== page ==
In its 2016 to 2020 strategic plan, the National Institute on Drug Abuse (NIDA), part of the National Institutes of Health (NIH), promoted the promise of “anti-addiction vaccines aimed at eliciting antibodies that block the effects of a specific drug.”
Certainly addiction is a huge problem, with opioid addiction leading the way, taking more than 140 American lives per day, in part because lethal fentanyl is being peddled. Addiction to other drugs, including meth and, of course, alcohol, also has tragic and often deadly consequences.
The quest for an anti-addiction vaccine began in earnest when Drs. Nora D. Volkow, NIDA director, and Francis S. Collins, then-NIH director, called on scientists and industry to help develop vaccines specific against opioids in a New England Journal of Medicine Special Report in 2017. The quest for such treatments continues.
How exactly do anti-addiction vaccines work? According to Chemical and Engineering News, in the case of heroin, the vaccine “would stimulate a person’s immune system to produce antibodies that bind to heroin. The antibodies would block the drug from crossing the bloodstream into the brain, stopping the person from experiencing a high and preventing a relapse.”
In short, these antibodies “would shut down the narcotic before it could take root in the body, or in the brain,” according to The New York Times.
Limits to Behavioral Vaccines
While many medical voices salute such vaccines and hope that they become available, others are more skeptical. Some point out that, like the alcoholism treatment Antabuse (disulfiram), which causes a person to get sick if they imbibe, a vaccine requires motivation on the part of the addicted person—they have to want to stop.
An anti-addiction vaccine will likely require continued motivation, such as a potential anti-cocaine vaccine discussed in the journal Clinical Pharmacology & Therapeutics, which might require “six additional boosters given as one every 3 months,” to produce “a period of protection lasting 2 years.”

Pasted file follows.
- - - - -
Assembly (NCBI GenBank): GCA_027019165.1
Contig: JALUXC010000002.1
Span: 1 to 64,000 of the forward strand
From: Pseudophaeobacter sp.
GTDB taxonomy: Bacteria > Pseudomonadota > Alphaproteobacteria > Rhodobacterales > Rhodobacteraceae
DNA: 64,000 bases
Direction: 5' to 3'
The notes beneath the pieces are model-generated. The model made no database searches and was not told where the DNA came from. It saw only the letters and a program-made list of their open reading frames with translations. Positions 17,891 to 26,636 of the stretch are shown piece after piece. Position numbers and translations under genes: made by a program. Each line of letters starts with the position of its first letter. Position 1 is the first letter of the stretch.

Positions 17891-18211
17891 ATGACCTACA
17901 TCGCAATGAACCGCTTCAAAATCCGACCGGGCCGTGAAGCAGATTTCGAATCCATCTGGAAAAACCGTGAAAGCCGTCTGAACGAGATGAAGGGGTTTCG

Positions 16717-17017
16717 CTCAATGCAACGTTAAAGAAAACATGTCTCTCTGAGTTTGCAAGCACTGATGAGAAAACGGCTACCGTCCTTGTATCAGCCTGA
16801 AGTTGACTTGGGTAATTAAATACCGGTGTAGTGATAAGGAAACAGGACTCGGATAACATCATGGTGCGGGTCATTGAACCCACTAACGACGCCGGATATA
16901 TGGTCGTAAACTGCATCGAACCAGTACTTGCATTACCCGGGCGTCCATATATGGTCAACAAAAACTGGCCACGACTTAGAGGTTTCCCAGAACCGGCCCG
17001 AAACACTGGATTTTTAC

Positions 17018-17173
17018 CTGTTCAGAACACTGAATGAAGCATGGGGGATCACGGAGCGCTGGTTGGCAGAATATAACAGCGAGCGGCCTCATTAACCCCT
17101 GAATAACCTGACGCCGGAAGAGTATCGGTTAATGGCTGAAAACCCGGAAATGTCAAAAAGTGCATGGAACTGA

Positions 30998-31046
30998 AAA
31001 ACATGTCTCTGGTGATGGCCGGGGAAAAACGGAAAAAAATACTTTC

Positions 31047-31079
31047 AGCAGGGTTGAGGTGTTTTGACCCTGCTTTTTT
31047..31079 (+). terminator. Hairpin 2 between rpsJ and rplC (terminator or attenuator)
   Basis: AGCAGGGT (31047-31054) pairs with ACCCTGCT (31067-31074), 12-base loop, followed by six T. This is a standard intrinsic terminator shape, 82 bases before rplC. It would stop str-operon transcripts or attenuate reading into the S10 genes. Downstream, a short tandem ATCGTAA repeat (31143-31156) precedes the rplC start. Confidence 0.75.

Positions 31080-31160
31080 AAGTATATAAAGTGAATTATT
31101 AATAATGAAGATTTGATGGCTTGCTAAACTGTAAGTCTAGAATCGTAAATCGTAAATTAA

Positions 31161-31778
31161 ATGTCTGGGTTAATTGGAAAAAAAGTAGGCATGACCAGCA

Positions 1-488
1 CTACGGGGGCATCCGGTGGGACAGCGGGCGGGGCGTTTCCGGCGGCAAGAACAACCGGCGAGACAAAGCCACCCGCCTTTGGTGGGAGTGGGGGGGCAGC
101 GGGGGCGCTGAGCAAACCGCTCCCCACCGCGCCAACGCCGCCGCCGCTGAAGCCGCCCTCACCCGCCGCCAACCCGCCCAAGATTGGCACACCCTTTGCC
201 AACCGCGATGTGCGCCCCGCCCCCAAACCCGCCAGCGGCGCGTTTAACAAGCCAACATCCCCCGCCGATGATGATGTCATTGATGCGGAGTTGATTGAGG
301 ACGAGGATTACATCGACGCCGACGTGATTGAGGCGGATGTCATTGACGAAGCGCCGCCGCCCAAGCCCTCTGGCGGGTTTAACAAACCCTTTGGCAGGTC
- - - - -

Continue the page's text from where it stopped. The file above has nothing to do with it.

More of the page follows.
If the addict craves the escape the high provides and isn’t ready to face the world without it, a vaccine is only part of the solution. The addict could just find a different drug.
And there are other challenges. Addicts might simply use more of a drug to override the vaccine effects, Angela Garcia wrote in the Los Angeles Times. The vaccines may even be forced on addicts or their children, Garcia said, a concern echoed in the BMJ’s Journal of Medical Ethics.
Many critics of the vaccine are uncomfortable with the biological approach to addiction embraced by NIDA, which can overlook the root cause of the addiction, which often comes back to previous trauma.
NIDA sees the problem in less personal terms.
“We have identified many of the biological and environmental factors [of addiction] and are beginning to search for the genetic variations that contribute to the development and progression of the disease,” Volkow, NIDA’s director, said in 2007.
A flier promoting Volkow’s presentation to the Commonwealth Club of California in 2013 reads that she believes “that all addictions can be eliminated if the brain’s receptors can be controlled.” Some regard such remarks as Orwellian or disturbingly similar to the more subtle dystopia envisioned in “Brave New World.”
If addiction can be solved in the brain, what other socially undesirable diseases may we be inclined to treat? And after COVID-19, what penalties might an individual face if he or she refuses?
Addiction Isn’t Just a Brain State Say Experts
NIDA’s “brain disease” model not only enriches psychiatric drugmakers and Big Pharma, but it ignores all the societal reasons for drug addiction.
“Even the most effective anti-addiction vaccine can’t cure the underlying factors that make people prone to using drugs, including poverty, violence and lack of opportunity,” Garcia wrote. “[The] underlying issues of addiction causality, including inequality, hopelessness, and the human desire for pleasure, cannot be addressed by a vaccine alone.”